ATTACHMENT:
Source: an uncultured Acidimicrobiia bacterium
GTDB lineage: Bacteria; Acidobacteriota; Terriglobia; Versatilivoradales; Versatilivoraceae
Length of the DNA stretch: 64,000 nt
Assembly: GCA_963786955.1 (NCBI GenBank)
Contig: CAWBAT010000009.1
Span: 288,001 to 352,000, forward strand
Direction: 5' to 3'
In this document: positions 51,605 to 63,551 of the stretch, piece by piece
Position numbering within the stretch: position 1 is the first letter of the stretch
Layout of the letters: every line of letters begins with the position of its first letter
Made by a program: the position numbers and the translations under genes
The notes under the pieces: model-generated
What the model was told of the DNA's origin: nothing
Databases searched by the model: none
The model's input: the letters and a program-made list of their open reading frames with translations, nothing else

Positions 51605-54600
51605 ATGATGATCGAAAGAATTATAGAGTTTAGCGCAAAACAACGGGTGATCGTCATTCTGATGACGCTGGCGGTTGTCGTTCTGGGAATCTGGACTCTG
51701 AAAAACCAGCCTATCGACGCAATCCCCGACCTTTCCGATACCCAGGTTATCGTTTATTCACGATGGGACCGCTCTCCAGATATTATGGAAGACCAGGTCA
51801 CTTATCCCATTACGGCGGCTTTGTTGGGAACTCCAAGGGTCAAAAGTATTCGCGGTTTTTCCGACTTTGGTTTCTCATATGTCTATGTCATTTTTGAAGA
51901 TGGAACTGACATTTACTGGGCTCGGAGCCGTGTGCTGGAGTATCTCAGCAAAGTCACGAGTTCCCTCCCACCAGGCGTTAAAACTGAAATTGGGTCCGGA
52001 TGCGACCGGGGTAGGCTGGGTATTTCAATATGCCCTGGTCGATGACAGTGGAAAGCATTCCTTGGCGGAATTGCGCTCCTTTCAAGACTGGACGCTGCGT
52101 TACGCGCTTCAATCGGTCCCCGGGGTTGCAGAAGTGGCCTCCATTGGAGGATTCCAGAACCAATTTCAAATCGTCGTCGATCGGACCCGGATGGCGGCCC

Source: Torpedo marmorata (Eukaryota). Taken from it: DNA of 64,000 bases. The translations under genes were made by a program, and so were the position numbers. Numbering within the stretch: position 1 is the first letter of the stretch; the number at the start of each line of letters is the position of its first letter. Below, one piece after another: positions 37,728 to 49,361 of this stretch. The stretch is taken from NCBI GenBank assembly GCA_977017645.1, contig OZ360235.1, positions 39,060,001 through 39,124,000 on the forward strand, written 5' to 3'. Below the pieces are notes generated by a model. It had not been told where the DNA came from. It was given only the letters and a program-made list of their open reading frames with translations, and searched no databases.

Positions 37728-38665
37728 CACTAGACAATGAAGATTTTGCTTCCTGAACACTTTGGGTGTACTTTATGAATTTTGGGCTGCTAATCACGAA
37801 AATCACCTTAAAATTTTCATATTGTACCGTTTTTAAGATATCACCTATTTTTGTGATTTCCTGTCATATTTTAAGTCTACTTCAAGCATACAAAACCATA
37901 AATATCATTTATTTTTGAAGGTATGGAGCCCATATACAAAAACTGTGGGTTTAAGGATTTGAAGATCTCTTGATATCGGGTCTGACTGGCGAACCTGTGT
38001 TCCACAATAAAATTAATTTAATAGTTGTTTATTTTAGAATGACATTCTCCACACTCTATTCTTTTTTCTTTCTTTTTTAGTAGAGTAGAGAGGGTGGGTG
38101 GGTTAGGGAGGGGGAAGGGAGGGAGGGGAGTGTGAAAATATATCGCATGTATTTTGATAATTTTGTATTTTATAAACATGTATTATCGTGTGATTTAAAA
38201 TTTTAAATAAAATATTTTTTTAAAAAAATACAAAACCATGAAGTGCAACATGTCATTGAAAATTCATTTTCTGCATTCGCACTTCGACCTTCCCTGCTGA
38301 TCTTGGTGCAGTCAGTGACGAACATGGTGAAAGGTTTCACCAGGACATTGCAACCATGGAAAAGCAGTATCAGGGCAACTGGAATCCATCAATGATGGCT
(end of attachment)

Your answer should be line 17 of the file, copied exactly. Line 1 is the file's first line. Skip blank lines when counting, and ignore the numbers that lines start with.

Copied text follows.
51605 ATGATGATCGAAAGAATTATAGAGTTTAGCGCAAAACAACGGGTGATCGTCATTCTGATGACGCTGGCGGTTGTCGTTCTGGGAATCTGGACTCTG